Tops, Bottoms, and the Ghost of HIV: An Investigation of the Impact of Collective Memory on the Behavior-Group Identity Relationship Among Gay Men Open Access

Vaughn, Michael (Spring 2020)

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What happens when something integral to who you are becomes potentially lethal? In this dissertation, which sits at the intersection of social psychology, cultural sociology, sexualities studies, and health sociology, I explore the long-term sexual- and identity-related implications of the HIV/AIDS epidemic for gay men living in the United States. Sexual behavior has long been regarded as a core component of one’s sexuality. Throughout the HIV/AIDS epidemic (1980-present), gay men’s sexual behavior has become pathologized, regarded as something potentially deadly and, especially in the first decade of the epidemic, unpredictably so. Similarly, American Psychiatry framed homosexuality as an incurable mental health disorder from 1952-1980. How then do gay men understand what it means to be gay? How has the collective memory of the HIV/AIDS epidemic thus far been integrated into gay identity? And how do gay men’s lived experiences with the epidemic, which vary widely for younger and older adults, influence this relationship? I pose these questions to situate the HIV/AIDS epidemic as a sort of rupture in the naturalness of the pairing of sexual behavior and sexuality, particularly for gay men. To peer into this rupture, I pose an overarching question to all of my participants, as well as the reader: what does it mean to be gay?

In this dissertation, I examine the ways in which gay men construct their gay identity, particularly focusing on the relationship between collective memory and identity. I argue that gay men have commemorated the HIV/AIDS epidemic as a collective memory and that this collective memory influences the construction of gay identity. Individuals draw upon the collective memory differently given their lived experience with the HIV/AIDS epidemic, creating a birth cohort effect in gay identity construction. To gather data on commemorated and forgotten narratives of the HIV/AIDS epidemic, I conducted archival research at three sites (Atlanta, GA, New York, NY, and New Haven, CT), and I interviewed 61 gay men in New York City, stratified across three birth cohorts and by race, to better understand individuals’ construction of their own gay identity. These gay men participated in an in-depth interview, sharing self-stories about their own sex lives.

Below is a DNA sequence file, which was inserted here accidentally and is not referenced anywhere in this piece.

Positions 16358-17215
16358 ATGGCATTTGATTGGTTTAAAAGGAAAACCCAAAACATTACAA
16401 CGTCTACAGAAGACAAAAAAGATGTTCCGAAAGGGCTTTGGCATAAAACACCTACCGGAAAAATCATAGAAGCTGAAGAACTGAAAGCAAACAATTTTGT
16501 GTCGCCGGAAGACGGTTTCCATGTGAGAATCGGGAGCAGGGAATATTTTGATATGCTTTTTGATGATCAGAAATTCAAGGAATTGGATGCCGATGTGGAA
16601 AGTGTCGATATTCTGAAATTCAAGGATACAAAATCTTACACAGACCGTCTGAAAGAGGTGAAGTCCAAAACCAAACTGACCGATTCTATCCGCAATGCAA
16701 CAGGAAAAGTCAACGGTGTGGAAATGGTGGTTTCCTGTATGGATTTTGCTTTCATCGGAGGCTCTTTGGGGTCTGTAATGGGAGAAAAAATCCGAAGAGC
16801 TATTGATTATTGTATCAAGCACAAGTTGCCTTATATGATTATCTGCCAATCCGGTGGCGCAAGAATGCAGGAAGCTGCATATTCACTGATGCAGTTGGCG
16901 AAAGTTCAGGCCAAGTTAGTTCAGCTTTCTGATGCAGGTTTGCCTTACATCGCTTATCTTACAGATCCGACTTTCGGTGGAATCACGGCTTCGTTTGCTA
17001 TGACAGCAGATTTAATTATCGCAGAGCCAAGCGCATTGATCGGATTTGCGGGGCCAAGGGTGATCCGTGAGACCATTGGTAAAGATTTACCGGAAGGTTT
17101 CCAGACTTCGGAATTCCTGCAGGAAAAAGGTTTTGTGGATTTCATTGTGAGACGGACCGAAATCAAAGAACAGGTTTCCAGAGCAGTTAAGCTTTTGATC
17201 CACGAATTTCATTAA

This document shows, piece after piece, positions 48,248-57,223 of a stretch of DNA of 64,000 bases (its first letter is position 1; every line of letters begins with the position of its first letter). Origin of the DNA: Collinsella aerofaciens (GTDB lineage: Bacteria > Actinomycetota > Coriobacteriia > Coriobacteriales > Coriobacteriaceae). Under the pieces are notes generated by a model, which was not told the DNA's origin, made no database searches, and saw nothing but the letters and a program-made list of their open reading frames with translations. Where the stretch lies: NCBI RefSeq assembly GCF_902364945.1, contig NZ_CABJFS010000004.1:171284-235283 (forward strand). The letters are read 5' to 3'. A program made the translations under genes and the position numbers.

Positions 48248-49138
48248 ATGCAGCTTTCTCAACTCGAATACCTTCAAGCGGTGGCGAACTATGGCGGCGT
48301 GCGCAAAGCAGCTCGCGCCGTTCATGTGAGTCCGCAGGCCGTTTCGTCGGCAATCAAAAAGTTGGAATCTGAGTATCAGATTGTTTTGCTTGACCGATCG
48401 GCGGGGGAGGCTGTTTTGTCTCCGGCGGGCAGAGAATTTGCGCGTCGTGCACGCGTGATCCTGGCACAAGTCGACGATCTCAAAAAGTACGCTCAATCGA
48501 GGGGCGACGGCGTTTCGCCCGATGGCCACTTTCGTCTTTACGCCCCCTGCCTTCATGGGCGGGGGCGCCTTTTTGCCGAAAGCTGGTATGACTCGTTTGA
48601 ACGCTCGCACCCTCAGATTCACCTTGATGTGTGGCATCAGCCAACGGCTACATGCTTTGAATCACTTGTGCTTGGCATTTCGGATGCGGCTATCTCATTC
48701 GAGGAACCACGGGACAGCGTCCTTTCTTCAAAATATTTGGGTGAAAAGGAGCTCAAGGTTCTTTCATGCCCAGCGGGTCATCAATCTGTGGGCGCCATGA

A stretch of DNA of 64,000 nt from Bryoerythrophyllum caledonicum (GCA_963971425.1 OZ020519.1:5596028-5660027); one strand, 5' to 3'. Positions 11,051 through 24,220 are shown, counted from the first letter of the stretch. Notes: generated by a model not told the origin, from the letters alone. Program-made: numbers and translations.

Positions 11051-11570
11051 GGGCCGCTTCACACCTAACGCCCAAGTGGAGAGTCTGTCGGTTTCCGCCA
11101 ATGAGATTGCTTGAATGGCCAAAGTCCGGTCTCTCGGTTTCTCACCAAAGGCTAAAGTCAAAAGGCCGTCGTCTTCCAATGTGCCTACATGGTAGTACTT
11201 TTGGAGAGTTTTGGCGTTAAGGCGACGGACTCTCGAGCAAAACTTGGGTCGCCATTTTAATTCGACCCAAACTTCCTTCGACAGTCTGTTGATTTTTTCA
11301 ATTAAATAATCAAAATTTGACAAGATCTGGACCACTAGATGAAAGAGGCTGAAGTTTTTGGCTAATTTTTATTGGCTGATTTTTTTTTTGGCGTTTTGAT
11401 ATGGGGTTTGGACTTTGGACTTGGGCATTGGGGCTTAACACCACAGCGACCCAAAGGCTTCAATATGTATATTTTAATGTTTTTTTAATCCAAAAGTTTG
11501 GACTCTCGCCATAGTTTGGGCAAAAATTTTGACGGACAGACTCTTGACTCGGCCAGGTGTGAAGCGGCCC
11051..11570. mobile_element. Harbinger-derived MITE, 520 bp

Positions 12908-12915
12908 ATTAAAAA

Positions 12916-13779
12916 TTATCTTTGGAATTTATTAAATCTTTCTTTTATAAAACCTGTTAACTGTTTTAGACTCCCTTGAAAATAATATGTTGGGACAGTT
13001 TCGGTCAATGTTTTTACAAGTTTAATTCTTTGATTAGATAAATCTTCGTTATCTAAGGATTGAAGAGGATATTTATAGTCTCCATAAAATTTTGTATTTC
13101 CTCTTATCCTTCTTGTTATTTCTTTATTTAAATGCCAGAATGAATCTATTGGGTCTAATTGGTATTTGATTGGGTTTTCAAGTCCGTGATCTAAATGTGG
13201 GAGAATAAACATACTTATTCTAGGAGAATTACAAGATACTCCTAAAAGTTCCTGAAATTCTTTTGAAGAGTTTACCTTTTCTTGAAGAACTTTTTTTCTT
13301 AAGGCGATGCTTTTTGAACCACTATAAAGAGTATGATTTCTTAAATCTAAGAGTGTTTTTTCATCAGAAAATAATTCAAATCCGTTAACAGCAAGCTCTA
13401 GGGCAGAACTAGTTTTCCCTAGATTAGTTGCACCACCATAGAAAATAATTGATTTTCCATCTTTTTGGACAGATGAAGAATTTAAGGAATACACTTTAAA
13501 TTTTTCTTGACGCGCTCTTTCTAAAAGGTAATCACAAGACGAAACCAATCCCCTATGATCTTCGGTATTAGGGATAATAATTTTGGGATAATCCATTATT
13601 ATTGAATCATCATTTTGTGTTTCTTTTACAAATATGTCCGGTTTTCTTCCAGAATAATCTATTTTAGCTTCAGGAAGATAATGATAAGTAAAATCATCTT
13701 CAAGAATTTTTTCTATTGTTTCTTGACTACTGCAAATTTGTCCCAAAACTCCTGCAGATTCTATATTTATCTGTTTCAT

Using the stories commemorated in the archives as a guide to the potential veins of gay collective memory, I find that gay men consistently define what it means to be gay in terms of medical collective memory. Gay men draw upon narratives from American Psychiatry and the history of the HIV/AIDS epidemic to define, in part, what it means to be gay. In the first of three empirical studies in this dissertation, I find that collective memories of medical trauma may influence identity verification for gay men. In the second study, I find that the historical narratives invoked when defining what it means to be gay vary across generations, due largely to lived experience. In the third study, I demonstrate the ways in white-coded gay historical narratives and cultural objects are taken as central to gay identity, and thus impact identity verification differently for gay men of different races.

Table of Contents

Prelude: Situated in Space and Time 1

Chapter 1: Rendering Visible the Ghost of HIV 6

Chapter 2: Plaguebearers and Personality Disorders 18

Chapter 3: “The Struggle Stuff” 52

Chapter 4: Three Gay Generations 72

Chapter 5: “It Was Just White Men Listening to Spanish Music” 100

Conclusion: What Does it Mean to be Gay? 122

Academic References 130

Archival References 136     

Appendix: Research Methodology 138

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